Friday, February 6, 2015

We're Going on a Square Hunt: Simplifying Radicals

The class spent a week exploring the Pythagorean Theorem.  After creating a need with the students to handle square roots, on Friay we went over how to simplify them.  This topic has always been a bit dry and never quite landed with the students.  I have always talked about trying to find perfect squares and use those to break down the number.

The previous night was parent-teacher conferences.  I had some free time and the other math teacher and I started talking about the very topic of simplifying radicals.  He said he just went over it with one of his HS classes.  He used a factor tree approach and was very successful.  So this ignited a crazy idea for the lesson....

So as the class entered today I played this video of Michael Rosen acting out the book We're Going on a Bear Hunt.  The kids looked at me and screen like I was crazy.  They stared in a silent weirdness at the board for the first minute.  Then a crazier thing happened...they started singing along.  They all remember this book.  They started laughing and getting really into it.  It was really fun.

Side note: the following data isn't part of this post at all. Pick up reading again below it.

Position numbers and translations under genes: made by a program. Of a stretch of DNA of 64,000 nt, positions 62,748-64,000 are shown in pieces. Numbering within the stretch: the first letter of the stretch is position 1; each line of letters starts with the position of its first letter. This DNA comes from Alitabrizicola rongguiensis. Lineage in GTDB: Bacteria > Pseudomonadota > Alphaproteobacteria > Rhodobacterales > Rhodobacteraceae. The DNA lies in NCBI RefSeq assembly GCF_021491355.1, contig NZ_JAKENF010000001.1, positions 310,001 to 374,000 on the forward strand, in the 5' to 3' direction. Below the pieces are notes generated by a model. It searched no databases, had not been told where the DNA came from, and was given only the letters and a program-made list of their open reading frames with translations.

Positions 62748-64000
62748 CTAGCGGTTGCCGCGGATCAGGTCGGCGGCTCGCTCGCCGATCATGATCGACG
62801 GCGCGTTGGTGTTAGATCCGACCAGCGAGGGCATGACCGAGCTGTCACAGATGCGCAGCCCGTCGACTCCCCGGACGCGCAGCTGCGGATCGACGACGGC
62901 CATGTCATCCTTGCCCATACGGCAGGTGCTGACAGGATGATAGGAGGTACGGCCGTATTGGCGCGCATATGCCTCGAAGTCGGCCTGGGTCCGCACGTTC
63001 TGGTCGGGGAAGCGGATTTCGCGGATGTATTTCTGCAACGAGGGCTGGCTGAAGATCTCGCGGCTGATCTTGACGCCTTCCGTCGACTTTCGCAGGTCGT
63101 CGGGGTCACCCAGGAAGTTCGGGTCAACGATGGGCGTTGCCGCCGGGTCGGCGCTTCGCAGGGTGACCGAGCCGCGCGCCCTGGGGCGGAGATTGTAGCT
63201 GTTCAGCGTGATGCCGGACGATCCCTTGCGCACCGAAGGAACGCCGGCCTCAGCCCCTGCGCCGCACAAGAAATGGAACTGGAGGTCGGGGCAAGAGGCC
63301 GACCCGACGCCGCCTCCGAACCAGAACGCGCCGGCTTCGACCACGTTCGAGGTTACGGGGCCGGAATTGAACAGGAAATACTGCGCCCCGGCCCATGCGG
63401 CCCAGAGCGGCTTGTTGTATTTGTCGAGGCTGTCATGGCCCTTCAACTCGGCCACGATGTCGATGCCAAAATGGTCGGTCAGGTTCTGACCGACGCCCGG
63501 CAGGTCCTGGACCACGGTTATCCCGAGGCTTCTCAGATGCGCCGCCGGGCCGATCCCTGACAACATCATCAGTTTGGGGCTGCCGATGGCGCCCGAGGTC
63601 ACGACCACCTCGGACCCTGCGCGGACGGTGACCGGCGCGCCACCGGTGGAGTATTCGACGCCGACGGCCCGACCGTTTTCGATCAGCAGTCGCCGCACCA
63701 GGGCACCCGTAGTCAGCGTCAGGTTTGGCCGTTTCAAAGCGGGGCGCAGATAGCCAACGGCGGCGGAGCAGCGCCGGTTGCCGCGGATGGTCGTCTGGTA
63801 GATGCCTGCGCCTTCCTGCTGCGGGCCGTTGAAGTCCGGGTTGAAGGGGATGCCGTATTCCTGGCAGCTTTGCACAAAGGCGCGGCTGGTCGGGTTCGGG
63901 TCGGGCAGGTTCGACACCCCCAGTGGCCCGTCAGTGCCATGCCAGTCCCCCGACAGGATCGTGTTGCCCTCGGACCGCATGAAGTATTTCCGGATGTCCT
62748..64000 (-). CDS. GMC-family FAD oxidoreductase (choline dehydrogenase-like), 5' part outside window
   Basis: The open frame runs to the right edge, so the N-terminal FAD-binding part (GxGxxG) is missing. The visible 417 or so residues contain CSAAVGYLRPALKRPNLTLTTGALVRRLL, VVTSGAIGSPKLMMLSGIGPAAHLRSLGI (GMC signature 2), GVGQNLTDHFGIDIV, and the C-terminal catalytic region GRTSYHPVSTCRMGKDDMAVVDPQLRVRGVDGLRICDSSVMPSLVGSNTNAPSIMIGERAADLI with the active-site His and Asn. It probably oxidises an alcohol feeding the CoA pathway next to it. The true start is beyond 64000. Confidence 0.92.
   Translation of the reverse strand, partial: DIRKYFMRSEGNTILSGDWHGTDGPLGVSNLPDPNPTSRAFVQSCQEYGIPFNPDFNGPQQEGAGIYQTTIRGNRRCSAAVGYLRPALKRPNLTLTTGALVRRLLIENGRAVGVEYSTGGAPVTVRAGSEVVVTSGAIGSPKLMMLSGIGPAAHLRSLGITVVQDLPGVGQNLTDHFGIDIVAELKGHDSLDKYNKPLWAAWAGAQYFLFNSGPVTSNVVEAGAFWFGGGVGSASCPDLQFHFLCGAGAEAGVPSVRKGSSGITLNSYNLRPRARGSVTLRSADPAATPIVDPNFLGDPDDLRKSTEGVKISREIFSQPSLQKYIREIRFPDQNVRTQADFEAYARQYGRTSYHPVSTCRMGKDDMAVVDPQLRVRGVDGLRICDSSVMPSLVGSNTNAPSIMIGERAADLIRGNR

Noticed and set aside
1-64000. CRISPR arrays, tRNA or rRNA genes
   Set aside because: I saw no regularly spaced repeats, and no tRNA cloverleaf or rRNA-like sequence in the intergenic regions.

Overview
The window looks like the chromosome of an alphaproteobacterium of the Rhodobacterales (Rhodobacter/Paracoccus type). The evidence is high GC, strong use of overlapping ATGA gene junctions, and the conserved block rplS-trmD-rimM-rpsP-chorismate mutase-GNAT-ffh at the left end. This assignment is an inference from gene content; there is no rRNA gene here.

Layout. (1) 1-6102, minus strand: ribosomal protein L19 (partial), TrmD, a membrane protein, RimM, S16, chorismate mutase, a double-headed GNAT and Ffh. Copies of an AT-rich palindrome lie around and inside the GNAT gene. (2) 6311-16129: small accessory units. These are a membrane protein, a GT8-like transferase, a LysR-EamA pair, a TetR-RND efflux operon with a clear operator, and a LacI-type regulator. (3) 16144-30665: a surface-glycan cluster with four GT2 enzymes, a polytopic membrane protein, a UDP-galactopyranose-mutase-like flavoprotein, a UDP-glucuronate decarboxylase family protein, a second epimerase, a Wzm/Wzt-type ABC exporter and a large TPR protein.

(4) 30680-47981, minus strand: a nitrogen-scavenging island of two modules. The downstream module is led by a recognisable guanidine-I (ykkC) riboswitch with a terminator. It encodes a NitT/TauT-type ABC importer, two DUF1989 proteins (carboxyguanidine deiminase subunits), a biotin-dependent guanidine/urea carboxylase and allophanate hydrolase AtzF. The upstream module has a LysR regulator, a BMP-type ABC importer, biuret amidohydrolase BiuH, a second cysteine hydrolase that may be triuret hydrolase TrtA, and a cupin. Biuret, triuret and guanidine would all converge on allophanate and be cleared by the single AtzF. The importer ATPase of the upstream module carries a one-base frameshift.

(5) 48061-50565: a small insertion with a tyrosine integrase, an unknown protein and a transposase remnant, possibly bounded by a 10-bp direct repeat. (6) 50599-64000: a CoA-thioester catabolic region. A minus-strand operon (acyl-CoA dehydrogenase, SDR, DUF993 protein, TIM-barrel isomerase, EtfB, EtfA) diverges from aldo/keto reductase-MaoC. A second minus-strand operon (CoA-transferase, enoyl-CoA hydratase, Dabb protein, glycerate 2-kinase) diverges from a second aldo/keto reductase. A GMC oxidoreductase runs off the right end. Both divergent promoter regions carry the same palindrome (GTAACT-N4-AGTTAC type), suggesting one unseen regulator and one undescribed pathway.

After the video, I showed them a couple slides.  I used images from the book but changed the words.
We're going on a square hunt.  
We're gonna catch a big one.
What a beautiful day.
Were not scared.

Oh no, a radical. 
A big, scary radical.

We can't square root it.
We can't go around it.
We have to go through it.

My mini-version of the story ended with a picture and the square root of 28.
We then broke down 28 by using a factor tree.  We ended up with Sqrt(2x2x7).

I then talked about how we are now starting the "square hunt."  We went looking for a length and a width that would make a square.  We found the 2x2 to make a square.  However, the 7 had no pair to make a square so we left it in the cave.  Then we rewrote it as....2 Sqrt(7).